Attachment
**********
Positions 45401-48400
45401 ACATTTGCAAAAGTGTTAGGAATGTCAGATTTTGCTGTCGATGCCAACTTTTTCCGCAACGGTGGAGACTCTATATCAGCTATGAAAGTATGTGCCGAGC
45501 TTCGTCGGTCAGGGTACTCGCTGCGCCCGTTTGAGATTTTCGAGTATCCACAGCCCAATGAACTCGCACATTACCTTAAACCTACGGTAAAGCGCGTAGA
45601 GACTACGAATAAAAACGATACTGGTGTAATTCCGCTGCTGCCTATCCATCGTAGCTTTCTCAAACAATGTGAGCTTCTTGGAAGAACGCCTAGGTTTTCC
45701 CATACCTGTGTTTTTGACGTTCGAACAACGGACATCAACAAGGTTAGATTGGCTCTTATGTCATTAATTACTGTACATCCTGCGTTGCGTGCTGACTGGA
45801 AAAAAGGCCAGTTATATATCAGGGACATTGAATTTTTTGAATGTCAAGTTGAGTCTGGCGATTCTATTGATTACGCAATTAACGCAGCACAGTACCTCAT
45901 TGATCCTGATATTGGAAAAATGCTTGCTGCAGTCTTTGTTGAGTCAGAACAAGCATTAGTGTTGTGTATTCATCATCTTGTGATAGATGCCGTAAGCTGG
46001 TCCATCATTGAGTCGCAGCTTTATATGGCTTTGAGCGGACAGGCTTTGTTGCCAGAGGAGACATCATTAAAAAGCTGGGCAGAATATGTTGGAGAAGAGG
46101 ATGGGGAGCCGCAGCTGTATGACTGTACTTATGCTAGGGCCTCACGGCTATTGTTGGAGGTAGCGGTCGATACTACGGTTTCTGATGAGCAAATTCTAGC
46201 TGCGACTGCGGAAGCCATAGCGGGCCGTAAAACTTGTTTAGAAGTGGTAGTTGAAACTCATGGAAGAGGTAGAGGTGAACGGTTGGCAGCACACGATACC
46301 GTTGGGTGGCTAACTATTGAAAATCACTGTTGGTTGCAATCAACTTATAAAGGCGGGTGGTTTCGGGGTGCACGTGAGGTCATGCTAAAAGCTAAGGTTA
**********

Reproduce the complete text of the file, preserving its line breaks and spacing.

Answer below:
Positions 45401-48400
45401 ACATTTGCAAAAGTGTTAGGAATGTCAGATTTTGCTGTCGATGCCAACTTTTTCCGCAACGGTGGAGACTCTATATCAGCTATGAAAGTATGTGCCGAGC
45501 TTCGTCGGTCAGGGTACTCGCTGCGCCCGTTTGAGATTTTCGAGTATCCACAGCCCAATGAACTCGCACATTACCTTAAACCTACGGTAAAGCGCGTAGA
45601 GACTACGAATAAAAACGATACTGGTGTAATTCCGCTGCTGCCTATCCATCGTAGCTTTCTCAAACAATGTGAGCTTCTTGGAAGAACGCCTAGGTTTTCC
45701 CATACCTGTGTTTTTGACGTTCGAACAACGGACATCAACAAGGTTAGATTGGCTCTTATGTCATTAATTACTGTACATCCTGCGTTGCGTGCTGACTGGA
45801 AAAAAGGCCAGTTATATATCAGGGACATTGAATTTTTTGAATGTCAAGTTGAGTCTGGCGATTCTATTGATTACGCAATTAACGCAGCACAGTACCTCAT
45901 TGATCCTGATATTGGAAAAATGCTTGCTGCAGTCTTTGTTGAGTCAGAACAAGCATTAGTGTTGTGTATTCATCATCTTGTGATAGATGCCGTAAGCTGG
46001 TCCATCATTGAGTCGCAGCTTTATATGGCTTTGAGCGGACAGGCTTTGTTGCCAGAGGAGACATCATTAAAAAGCTGGGCAGAATATGTTGGAGAAGAGG
46101 ATGGGGAGCCGCAGCTGTATGACTGTACTTATGCTAGGGCCTCACGGCTATTGTTGGAGGTAGCGGTCGATACTACGGTTTCTGATGAGCAAATTCTAGC
46201 TGCGACTGCGGAAGCCATAGCGGGCCGTAAAACTTGTTTAGAAGTGGTAGTTGAAACTCATGGAAGAGGTAGAGGTGAACGGTTGGCAGCACACGATACC
46301 GTTGGGTGGCTAACTATTGAAAATCACTGTTGGTTGCAATCAACTTATAAAGGCGGGTGGTTTCGGGGTGCACGTGAGGTCATGCTAAAAGCTAAGGTTA